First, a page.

This year, the 51st Annual Curry College Awards Recognition Ceremony was held as a two-week social media campaign to honor the amazing accomplishments of the 2019-20 academic year. The annual awards recognized students for contributions to the College, including notable achievements in academics, athletics, arts, service, and social justice. In the multimedia series #CurryCollege2020awards, award winners were described as a “pinnacle of academic excellence,” and praised for “always going beyond the assignment.”
More than anything, the award winners represent how collectively the campus community comes together as learners, leaders, and mentors in support, encouragement, and positivity, even during an unprecedented global health crisis.
With the Unsung Hero Award, Curry Theatre recognized Ryan Gamble ’20 for his success leading as production manager and for continuously contributing to the program’s continued growth and positive atmosphere. The Early Childhood Center honored Rebecca Brodette ’20 and Brianna Rivers ’20 for its CECC Outstanding Student Award. Rivers worked at the Center for four years and most recently led its transition to Kindergarten program. Dance Award Winner Alexandria Taylor ’20 “shared culture through dance” and led summer dance workshops for youth in Trinidad, among many other achievements. Marguerite A. Major Distinguished Service Award winner Yamilhee Saint-Val ’21 went “above and beyond” to train and mentor other resident assistants, lead campus tours, and serve as a teaching assistant in the First Year Transitions course, to name only a few of her campus roles.
Named Outstanding Film Student of the Year, Paige McGhee ’20 took up an independent study course to write, direct, and film a short film. Though she returned early from her spring internship in Los Angeles at the American Film Institute, McGhee continued to produce an animated short film at home during the end of the semester. “Over the past three years, Paige has developed both technically and as a storyteller with a unique point of view,” says Padrick Ritch, assistant professor, film production. “She has an extremely bright future ahead of her.”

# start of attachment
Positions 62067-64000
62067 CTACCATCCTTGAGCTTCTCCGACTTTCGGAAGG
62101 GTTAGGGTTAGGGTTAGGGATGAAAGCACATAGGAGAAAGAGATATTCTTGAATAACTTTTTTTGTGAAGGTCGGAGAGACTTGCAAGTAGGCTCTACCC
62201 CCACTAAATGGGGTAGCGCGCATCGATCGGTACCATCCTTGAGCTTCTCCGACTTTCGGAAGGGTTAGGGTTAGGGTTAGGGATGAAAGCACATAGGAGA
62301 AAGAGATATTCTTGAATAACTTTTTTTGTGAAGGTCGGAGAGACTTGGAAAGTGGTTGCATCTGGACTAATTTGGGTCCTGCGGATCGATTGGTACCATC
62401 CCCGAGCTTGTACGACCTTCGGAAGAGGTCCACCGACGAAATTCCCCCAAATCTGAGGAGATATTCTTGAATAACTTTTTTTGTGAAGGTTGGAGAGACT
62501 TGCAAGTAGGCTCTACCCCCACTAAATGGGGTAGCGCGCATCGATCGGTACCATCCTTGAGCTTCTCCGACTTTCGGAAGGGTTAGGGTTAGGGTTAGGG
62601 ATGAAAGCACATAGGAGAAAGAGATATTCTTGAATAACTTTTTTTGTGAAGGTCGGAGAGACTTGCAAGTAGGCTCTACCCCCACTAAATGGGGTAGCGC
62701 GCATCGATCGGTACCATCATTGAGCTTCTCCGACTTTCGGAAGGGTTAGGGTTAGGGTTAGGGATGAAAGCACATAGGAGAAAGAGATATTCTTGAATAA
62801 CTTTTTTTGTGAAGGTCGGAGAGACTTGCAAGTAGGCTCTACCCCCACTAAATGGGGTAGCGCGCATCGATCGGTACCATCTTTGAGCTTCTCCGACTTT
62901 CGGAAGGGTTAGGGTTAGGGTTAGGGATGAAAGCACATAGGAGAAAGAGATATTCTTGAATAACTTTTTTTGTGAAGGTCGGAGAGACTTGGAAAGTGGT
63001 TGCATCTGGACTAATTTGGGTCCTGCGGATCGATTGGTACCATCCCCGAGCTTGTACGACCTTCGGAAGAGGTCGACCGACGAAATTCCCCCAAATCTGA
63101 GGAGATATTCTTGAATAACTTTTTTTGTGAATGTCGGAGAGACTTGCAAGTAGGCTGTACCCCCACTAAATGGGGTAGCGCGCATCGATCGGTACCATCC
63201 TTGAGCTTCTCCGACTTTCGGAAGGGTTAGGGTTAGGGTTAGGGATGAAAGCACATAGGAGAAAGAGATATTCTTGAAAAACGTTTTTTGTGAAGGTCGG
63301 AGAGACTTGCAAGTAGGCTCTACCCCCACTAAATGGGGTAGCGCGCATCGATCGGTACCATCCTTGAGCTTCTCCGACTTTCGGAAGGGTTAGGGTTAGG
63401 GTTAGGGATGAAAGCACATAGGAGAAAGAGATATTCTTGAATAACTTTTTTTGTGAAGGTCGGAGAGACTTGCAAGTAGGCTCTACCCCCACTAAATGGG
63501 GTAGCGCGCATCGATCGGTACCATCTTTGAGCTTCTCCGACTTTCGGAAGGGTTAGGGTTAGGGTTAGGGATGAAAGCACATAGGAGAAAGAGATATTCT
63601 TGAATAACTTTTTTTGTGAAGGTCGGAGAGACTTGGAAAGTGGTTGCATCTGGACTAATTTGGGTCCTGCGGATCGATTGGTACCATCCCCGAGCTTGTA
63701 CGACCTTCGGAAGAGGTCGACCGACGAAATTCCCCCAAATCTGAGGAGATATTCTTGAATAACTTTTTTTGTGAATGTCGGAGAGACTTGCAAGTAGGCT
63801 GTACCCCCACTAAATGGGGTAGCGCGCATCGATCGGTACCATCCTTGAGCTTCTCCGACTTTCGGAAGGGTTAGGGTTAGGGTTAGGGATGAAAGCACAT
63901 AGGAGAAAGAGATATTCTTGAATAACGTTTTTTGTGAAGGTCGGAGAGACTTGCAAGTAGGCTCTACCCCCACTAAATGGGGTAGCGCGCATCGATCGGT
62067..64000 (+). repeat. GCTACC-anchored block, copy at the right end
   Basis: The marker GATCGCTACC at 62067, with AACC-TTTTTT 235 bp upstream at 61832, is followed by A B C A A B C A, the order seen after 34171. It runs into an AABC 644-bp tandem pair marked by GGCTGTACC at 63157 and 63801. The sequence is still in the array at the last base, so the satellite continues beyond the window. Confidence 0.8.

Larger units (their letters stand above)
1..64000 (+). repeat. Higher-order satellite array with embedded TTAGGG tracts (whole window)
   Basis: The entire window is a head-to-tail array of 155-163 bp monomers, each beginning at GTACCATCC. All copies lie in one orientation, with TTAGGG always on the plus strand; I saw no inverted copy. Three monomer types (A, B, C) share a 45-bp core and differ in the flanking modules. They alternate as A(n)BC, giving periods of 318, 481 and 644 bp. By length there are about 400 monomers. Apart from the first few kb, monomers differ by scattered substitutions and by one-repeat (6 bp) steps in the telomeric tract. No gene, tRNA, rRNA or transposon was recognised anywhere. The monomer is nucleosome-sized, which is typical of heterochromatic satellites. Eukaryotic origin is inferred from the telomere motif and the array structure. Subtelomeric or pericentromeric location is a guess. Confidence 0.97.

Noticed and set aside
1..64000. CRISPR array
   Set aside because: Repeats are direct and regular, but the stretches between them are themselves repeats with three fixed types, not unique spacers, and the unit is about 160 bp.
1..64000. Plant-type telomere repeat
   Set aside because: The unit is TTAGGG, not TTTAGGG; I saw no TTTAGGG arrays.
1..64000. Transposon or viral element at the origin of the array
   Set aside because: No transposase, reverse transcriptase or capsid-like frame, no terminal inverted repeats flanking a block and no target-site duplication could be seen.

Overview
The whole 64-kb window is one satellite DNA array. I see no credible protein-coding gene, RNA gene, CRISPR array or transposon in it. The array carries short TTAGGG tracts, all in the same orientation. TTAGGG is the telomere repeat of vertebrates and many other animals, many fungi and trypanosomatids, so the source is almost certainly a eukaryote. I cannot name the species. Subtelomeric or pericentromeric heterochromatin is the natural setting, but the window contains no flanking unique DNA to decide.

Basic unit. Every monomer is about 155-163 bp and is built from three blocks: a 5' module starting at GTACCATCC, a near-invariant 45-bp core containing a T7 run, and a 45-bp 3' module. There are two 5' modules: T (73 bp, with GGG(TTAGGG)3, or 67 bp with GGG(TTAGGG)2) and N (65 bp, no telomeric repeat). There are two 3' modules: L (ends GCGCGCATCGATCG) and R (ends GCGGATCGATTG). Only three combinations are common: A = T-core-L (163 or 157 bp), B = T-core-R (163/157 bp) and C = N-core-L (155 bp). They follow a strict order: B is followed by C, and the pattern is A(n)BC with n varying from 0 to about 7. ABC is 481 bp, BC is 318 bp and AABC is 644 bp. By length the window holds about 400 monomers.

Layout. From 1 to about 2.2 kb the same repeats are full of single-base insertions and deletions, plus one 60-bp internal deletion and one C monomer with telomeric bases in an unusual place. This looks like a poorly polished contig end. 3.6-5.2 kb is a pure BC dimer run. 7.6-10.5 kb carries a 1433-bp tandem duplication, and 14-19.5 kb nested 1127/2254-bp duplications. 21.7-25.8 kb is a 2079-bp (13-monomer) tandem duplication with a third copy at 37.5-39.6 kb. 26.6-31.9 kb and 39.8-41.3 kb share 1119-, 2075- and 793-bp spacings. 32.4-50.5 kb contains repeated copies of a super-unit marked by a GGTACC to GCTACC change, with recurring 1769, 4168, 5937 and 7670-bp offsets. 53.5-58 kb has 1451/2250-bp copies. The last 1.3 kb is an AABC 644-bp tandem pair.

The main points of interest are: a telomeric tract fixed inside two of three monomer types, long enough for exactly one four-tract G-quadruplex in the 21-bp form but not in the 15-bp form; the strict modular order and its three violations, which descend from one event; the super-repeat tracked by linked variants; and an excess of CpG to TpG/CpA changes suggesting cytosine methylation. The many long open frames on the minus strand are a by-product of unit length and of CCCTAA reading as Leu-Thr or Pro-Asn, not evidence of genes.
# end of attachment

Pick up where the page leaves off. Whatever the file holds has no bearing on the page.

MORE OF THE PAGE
For McGhee and thousands of other college students across the country, spring internships were cut short this semester. However, it was quite the opposite for Intern of the Year Faith Cahill ’21. She continued to work through the pandemic at the Larson Senior Center in Attleboro, Mass., to conduct community outreach and help seniors get food, medications, and other support while isolated at home.
“She helped organize and distribute food donated by the New England Patriots. According to her supervisor, Faith never hesitated to help others amid the crisis. In my opinion, she is a caring and compassionate young woman and represents the best of Curry College,” says Beth Carey, associate professor, psychology.
So much campus community-building and connection takes place at the center of campus – the “Stu” or Student Center. It’s no surprise then, that the Curry College Person of the Year is also housed there and has had a monumental impact on creating a “home away from home” for students. Curry’s Director of the Student Center & Service Scott Daube was honored with the award this year, which is given to a faculty or staff member who has made a significant impact on the lives of students and the Curry community as a whole. Student Body President Cotdell Tunning ’20 described Daube in the announcement of the award as a natural leader, mentor, and someone that is known to push people to grow and be the best versions of themselves.
“Scott is very deserving of this honor,” says Jeannette Buntin, assistant vice president of engagement and diversity. “This award celebrates Scott’s involvement in the life of the college as well as the vision and leadership he has brought to developing amazing leadership and service opportunities for our students.”